Congressman Jim Costa (D-Calif.) voted Wednesday evening in support of trade agreements with Korea, Panama, and Colombia that will help the United States better compete globally. The House also approved legislation with Costa's support to extend the Trade Adjustment Assistance Act (TAA), which provides benefits to workers impacted by the possible adverse effects of trade expansion.
"Our current trade situation is neither free nor fair," said Costa. "Improving access to these emerging markets means new markets for agricultural products grown in our Valley and jobs for the Californians who grow, harvest and process them. Our long-term economic recovery depends in part on ensuring products grown and made in America can freely reach foreign markets."
Agriculture stands to gain more than almost any other industry under the new trade agreements. The trade pact with South Korea reduces the barriers on the export of American goods to the world's 13th largest economy. The South Korean Free Trade Agreement alone is estimated to boost U.S. agricultural exports by at least $1.9 billion by eliminating tariffs ranging from 8 to 144 percent and other barriers to trade on most agricultural products.
This agreement expands opportunities for the export of specialty crops that are grown right in the San Joaquin Valley. Specifically, the South Korean pact clears the way for the immediate elimination of tariffs on American-grown raisins, asparagus, almonds, pistachios, wine and certain types of tomatoes. It also begins the phased in reduction of tariffs on grapes, various dairy products, beef and citrus.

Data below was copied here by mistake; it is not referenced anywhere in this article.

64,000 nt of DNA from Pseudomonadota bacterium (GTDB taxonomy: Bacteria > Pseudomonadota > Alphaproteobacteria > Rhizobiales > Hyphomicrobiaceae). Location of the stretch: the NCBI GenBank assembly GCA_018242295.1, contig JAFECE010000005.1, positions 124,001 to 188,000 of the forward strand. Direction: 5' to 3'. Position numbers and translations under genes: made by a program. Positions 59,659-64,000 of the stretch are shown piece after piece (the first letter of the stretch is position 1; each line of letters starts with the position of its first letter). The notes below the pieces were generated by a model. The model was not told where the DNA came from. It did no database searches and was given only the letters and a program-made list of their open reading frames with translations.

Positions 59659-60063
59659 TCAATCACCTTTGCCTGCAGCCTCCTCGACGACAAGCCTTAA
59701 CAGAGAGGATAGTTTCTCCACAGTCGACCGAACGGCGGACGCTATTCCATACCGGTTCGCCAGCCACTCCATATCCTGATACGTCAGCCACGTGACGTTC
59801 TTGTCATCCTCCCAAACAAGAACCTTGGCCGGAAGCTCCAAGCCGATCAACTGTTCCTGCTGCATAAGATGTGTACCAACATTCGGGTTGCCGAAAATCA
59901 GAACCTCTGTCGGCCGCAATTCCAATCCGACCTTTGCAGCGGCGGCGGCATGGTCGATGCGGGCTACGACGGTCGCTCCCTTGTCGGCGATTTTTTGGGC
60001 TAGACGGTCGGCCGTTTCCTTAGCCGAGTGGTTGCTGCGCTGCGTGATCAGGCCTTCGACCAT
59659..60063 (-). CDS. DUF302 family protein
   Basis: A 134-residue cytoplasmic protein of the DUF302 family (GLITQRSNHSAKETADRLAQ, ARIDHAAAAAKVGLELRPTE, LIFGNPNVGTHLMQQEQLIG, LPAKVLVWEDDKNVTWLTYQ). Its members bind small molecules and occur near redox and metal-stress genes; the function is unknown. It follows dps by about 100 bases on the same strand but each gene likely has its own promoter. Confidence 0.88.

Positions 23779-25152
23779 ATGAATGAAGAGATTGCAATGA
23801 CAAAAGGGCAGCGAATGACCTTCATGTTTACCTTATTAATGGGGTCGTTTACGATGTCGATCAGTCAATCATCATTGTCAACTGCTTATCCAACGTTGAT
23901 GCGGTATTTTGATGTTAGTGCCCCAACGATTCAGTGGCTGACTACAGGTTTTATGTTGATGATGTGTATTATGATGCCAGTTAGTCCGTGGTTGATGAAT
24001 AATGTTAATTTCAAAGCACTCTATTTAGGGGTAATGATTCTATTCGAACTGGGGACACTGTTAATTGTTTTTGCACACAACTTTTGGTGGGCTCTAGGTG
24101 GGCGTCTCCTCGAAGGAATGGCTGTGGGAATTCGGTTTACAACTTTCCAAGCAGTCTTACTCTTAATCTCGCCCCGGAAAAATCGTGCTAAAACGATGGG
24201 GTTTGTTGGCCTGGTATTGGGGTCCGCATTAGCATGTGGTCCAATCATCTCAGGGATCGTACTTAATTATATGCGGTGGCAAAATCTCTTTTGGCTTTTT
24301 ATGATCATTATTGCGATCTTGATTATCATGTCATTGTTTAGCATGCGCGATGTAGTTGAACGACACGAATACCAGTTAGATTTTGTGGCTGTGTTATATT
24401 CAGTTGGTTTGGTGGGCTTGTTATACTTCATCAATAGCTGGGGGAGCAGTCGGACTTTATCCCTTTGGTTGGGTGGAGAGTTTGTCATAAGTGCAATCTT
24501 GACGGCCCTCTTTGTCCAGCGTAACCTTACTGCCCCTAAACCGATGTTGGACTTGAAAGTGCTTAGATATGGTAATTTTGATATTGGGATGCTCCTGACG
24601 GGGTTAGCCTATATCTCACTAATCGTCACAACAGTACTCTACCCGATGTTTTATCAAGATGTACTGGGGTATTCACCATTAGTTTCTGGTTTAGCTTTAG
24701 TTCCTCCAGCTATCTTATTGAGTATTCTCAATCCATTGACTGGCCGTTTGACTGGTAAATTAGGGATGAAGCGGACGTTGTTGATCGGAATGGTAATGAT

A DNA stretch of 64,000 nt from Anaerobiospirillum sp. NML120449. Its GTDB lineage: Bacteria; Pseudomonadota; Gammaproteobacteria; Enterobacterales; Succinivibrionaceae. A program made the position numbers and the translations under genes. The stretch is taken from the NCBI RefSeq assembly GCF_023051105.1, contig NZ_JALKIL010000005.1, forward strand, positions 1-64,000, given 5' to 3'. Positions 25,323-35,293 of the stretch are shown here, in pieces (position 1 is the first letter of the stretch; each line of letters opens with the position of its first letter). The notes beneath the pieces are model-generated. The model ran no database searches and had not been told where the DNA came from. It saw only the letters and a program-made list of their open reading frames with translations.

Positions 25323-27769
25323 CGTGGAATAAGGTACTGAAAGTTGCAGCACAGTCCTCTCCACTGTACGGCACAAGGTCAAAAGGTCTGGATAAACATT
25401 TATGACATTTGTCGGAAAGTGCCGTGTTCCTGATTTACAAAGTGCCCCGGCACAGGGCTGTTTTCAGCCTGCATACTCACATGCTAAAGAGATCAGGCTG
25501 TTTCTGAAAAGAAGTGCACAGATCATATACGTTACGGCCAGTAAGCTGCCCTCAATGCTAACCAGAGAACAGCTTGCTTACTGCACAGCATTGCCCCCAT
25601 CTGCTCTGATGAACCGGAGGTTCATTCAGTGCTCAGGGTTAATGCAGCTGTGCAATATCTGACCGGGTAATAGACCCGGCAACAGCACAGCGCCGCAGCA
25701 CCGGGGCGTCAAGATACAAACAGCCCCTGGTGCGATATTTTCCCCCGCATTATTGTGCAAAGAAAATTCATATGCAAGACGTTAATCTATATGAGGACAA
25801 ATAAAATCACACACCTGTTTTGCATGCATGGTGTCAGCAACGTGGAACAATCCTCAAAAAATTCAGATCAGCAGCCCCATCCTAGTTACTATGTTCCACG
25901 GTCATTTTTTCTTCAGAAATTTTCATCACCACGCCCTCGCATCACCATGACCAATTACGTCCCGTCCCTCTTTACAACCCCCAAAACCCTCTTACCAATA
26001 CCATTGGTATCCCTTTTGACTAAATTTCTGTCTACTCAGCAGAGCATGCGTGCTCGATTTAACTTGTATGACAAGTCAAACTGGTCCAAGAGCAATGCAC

Approval of the Panama trade deal expands access for American goods to the fastest growing economy in Latin America. This agreement leads to the immediate elimination of half the tariffs on U.S. agricultural exports, including high-quality beef, almost all fruit and fruit products, cotton and many processed products. Tariffs on poultry, rice, and dairy products currently face tariffs ranging from 7 to 260 percent but these levels will be drastically reduced under the new agreement.
The agreement with Colombia will eliminate most barriers to trade for U.S. products entering Central and South America's third largest economy and strengthen our ties with a key ally in the region.
The administrations of Presidents Bush and Obama worked to make the agreements the best possible deal for American workers. South Korea, Panama and Colombia have committed to protect workers' rights and help create a level playing field for American workers. The countries have also affirmed that all workers have the right to join a union, to collectively bargain, to eliminate all forms of forced labor, to effectively combat child labor and to eliminate employment discrimination.
The U.S. Senate is expected to approve the agreements later Wednesday evening and has already passed the Trade Adjustment Assistance Act extension. The three agreements and the TAA extension await signature from President Obama.